US Congress report upbeat on ‘pro-business’ Modi

ModiA strong India under the leadership of Prime Minister Narendra Modi is in the US’ long-term interest, as the new pro-business government promises “a fresh engagement” with the US, says a US Congressional report.

According to the latest report prepared by the Congress Research Service, the top American leadership including US President Barack Obama, are enthusiastic to impart a fresh impetus to relations with the world’s largest democracy.

“Prime Minister Modi is known as an able administrator, having overseen impressive economic development in 15 years as chief minister of India’s Gujarat state,” says author K. Alan Kronstadt, Specialist in South Asian Affairs, at the Congressional Research Service (CRS).

The report comes ahead of Mr Modi’s much- awaited visit to the US in September and his first meeting with President Obama. With multifarious bilateral issues, including improving trade and investment flows, security and defence cooperation, and possibilities of strengthening geopolitical collaboration, on the table, the visit promises to be a blockbuster diplomatic show.

The CRS is an independent research wing of the Congress which prepares reports for US lawmakers to help them make informed decisions.

The report “India’s New Government and Implications for US Interests”, refers to Modi as pro-trade and pro-business, adding, “the new Indian leader is known as a strong-willed and effective, if perhaps autocratic, administrator. His reputation has been burnished by Gujarat’s impressive economic performance during his 15-year tenure the state accounts for more than 20 per cent of all Indian exports while being home to only five per cent of the population.”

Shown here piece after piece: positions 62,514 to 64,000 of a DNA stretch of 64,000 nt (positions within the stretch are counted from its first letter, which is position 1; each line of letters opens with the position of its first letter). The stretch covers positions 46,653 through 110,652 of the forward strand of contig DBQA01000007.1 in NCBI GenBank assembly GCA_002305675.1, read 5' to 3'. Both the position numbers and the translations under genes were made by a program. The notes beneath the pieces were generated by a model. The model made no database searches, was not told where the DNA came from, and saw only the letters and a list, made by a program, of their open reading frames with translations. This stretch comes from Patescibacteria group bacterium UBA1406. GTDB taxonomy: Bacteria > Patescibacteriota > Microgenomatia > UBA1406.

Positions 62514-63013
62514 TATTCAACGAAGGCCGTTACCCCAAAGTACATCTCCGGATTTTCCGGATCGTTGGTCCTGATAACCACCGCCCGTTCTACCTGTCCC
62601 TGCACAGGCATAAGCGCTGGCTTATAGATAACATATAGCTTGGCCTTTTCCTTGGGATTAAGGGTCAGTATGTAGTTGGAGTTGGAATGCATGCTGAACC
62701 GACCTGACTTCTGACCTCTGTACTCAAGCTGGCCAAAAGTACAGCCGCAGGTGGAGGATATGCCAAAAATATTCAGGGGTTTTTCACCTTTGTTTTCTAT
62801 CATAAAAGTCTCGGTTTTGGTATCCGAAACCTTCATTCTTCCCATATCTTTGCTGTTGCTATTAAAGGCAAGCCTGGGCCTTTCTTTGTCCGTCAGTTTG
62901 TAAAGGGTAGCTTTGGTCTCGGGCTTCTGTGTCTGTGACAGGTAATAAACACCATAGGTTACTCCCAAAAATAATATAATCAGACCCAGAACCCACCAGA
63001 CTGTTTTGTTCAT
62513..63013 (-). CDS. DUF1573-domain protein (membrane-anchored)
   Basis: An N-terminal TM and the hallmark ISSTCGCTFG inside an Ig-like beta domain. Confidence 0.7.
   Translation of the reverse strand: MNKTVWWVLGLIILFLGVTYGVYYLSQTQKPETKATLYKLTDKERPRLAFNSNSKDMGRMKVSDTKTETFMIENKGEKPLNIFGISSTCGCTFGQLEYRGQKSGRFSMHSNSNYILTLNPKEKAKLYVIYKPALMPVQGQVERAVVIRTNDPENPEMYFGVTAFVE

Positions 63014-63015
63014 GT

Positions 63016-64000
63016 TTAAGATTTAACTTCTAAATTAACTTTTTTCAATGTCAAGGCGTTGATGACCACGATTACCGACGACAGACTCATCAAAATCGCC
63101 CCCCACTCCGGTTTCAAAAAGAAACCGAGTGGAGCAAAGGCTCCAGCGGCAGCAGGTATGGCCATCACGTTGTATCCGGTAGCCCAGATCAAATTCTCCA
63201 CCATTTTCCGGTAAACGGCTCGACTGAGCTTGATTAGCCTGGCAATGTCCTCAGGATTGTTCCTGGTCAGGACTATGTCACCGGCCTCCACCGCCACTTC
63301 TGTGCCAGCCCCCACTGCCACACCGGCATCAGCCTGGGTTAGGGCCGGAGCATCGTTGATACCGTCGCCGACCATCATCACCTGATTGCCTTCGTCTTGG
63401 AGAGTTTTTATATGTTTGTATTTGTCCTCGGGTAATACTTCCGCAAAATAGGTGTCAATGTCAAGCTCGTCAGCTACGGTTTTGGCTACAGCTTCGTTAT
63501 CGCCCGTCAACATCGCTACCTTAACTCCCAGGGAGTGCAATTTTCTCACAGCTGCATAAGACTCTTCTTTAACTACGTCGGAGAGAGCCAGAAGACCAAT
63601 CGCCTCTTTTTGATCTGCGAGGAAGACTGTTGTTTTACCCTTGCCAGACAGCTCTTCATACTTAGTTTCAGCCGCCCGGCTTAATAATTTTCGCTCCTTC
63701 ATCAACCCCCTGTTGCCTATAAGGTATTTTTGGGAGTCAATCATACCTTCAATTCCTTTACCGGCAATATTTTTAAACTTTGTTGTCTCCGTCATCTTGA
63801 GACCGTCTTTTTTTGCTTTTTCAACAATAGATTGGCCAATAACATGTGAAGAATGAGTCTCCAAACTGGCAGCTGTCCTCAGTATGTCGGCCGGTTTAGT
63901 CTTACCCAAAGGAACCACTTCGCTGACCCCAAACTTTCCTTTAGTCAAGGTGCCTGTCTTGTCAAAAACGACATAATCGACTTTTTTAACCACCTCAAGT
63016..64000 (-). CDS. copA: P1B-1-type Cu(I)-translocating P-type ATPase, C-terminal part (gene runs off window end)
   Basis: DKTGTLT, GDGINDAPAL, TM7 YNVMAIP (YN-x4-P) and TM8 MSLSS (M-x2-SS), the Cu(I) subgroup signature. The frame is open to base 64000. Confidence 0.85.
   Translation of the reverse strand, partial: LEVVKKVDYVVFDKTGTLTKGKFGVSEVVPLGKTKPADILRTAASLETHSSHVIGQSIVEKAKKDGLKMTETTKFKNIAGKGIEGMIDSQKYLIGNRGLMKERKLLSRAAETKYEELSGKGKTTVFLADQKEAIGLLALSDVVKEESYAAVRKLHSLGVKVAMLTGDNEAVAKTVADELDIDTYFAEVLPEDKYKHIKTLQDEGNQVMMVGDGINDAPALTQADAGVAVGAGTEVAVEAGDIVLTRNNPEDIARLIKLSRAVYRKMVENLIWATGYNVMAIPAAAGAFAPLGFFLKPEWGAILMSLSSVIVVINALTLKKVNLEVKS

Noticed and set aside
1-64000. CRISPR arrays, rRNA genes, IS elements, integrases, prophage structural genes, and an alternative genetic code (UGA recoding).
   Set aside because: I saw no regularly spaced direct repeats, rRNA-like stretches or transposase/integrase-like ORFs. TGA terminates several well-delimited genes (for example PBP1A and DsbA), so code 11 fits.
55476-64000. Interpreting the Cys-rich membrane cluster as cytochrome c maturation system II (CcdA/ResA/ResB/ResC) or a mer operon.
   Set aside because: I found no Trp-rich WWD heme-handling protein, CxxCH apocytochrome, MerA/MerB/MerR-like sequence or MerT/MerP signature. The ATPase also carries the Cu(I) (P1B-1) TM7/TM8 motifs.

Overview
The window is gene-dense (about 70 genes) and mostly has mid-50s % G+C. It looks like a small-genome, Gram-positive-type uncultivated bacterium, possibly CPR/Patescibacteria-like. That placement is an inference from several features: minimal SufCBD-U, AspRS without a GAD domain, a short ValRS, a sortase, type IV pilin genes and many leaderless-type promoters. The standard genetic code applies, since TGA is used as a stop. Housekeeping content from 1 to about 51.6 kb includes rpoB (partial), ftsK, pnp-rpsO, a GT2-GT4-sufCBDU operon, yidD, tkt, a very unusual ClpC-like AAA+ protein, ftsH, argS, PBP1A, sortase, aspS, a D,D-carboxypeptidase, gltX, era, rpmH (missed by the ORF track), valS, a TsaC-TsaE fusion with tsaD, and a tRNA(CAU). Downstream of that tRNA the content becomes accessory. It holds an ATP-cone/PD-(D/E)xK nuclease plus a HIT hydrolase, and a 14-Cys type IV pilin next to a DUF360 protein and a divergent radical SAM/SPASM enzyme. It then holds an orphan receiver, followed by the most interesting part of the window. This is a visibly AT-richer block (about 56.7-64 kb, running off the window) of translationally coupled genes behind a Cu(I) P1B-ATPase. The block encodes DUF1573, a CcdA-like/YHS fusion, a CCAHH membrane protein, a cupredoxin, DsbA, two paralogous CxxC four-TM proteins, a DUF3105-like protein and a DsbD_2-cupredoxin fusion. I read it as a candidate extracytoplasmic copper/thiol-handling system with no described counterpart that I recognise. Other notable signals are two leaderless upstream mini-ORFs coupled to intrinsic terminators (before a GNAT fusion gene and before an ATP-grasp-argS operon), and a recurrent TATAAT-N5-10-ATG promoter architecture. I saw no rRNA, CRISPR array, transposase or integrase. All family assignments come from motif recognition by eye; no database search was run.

“Garnering an outright majority in Parliament for the first time in 30 years, Modi’s new government promises fresh US engagement with an Indian leader reputed to be more pro-trade and pro-business than the socialist-oriented ones of the past, and who vows to implement a more assertive Indian foreign policy that could see the country shift away from its traditional “non-alignment” approach to global politics,” said the report.

However, the report expressed apprehensions over Modi’s ability to fulfil the promises of economic reform given the “significant restraints” presented by India’s federal system, resistance to fiscal stimulus during a period of high deficits, and by the lack of numbers in the Rajya Sabha — Parliament’s upper chamber.

The report also underplayed the role of Hindu nationalism in Modi’s decisive victory in parliamentary election in May; it focused instead on his promise of improved and incorrupt governance, repaired economy and development.

According to the report, New Delhi’s future economic and security policies are set to benefit the US in the long term. During their recent visit to India, both US Secretary of State John Kerry and US Secretary of Defence Chuck Hagel spoke eloquently about the potential to make India and the US “indispensable partners in 21st century.”

“Modi is widely viewed in Washington as being good for business, especially through efforts to create a more stable and tax-friendly investment climate,” added the report.

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